“To see that this was a leading reason for people coming to the ER, that was pretty striking. We have to do a better job of educating users on the fact that this phenomenon exists,” Dr. Monte said in an interview with Business Insider.

Cannabinoid hyperemesis syndrome was barely a blip on doctors’ radars until a 2004 Australian research study outlined 9 cases of the condition. Lead researcher, Dr. J. H. Allen of Mt Barker Hospital, argues that what was once called “psychogenic vomiting” had clear associations with chronic cannabis use. 

When the clinical team followed 9 people with the condition, they found that the only permanent relief was quitting cannabis. Participants who restarted their use of marijuana were soon battling their symptoms again within months. (3)w where it in your inbox 

It was this study that accidentally picked up on the odd habit of compulsive bathing. The researchers noted that most participants were almost entirely preoccupied with taking long, hot showers, even waking up in the middle of the night to do so. Upon further inquiry, they realized that the hot temperatures seemed to be the only thing the patients had found to provide temporary relief for their nausea and vomiting. Unfortunately, a couple of the patients had actually scalded their skin in efforts to find relief. (3)

A Caution for Edible Cannabis Products

The second most noteworthy finding from Colorado’s Dr. Monte’s research has to do with edibles. Most of the emergency room visits caused by edible marijuana products were for acute psychiatric symptoms (about 1 in 5), intoxication (almost half), and cardiovascular symptoms (less than 1 in 10). Dr. Monte and his team noticed that sales of edible cannabis products only represented roughly 0.32% of marijuana sales in Colorado, but led to a disproportionately high rate of hospital visits. (1)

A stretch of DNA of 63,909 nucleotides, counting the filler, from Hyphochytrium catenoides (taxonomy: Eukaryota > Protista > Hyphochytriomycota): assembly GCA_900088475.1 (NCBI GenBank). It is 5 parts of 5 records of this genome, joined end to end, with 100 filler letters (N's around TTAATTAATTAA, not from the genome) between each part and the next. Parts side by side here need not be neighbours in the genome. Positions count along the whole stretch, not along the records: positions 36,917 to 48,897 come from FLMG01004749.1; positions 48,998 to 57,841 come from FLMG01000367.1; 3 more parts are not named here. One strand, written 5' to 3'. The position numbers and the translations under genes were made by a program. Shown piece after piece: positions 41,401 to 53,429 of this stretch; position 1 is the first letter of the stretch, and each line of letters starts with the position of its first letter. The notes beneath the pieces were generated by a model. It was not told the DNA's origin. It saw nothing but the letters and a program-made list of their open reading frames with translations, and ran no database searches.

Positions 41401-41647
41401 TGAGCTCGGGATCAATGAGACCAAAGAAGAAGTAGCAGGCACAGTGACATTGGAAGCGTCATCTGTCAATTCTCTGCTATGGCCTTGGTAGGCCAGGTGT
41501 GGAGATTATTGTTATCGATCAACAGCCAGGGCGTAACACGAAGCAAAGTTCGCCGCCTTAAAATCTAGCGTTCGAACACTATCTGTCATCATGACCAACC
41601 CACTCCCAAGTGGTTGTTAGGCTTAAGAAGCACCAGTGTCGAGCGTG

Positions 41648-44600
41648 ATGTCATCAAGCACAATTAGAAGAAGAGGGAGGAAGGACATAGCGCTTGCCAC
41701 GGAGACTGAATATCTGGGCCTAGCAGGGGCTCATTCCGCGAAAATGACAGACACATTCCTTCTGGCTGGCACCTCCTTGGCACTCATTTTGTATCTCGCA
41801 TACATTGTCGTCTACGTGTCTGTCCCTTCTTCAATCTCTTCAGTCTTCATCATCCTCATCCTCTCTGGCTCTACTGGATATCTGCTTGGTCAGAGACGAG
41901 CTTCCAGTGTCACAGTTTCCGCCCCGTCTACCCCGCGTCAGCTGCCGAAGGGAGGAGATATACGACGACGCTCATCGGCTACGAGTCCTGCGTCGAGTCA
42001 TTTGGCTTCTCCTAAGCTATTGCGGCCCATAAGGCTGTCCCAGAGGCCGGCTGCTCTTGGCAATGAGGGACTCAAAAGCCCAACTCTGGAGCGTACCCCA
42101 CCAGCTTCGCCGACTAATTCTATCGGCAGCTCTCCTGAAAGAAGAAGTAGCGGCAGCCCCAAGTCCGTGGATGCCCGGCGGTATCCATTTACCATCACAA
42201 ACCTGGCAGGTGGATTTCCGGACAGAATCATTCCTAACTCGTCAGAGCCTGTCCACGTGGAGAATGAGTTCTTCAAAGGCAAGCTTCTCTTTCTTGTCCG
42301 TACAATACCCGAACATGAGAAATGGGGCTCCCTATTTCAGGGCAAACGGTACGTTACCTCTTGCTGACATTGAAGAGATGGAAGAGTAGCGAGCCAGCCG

This may be attributed to the fact that ingested cannabis products have a much slower response time compared to inhaled products. First-time users who fail to exercise caution may consume far too much and not feel the effects until a few hours have passed. (4) The Alaska Department of Health and Social Services warns marijuana users to help avoid marijuana intoxication by carefully reading the label of edible products and to be aware that effects can last up to 10 hours and take several hours to begin. They also advise never to drive while under the influence of cannabis. (4)

A Note on Funding: (5)

  • Dr. Monte is a member of the  Colorado Retail Marijuana Public Health Advisory Committee and received funding for this study from Colorado Department of Public Health and Environment research grants.
  • The editorial staff of Annals of Internal Medicine have disclosed that they or their spouses have stock holdings in pharmaceutical and wellness corporations including Proctor & Gamble, Pfizer, Johnson & Johnson, and Eli Lilly.

Disclaimer: This information is not intended to be a substitute for professional medical advice, diagnosis or treatment and is for information only. Always seek the advice of your physician or another qualified health provider with any questions about your medical condition and/or current medication. Do not disregard professional medical advice or delay seeking advice or treatment because of something you have read here.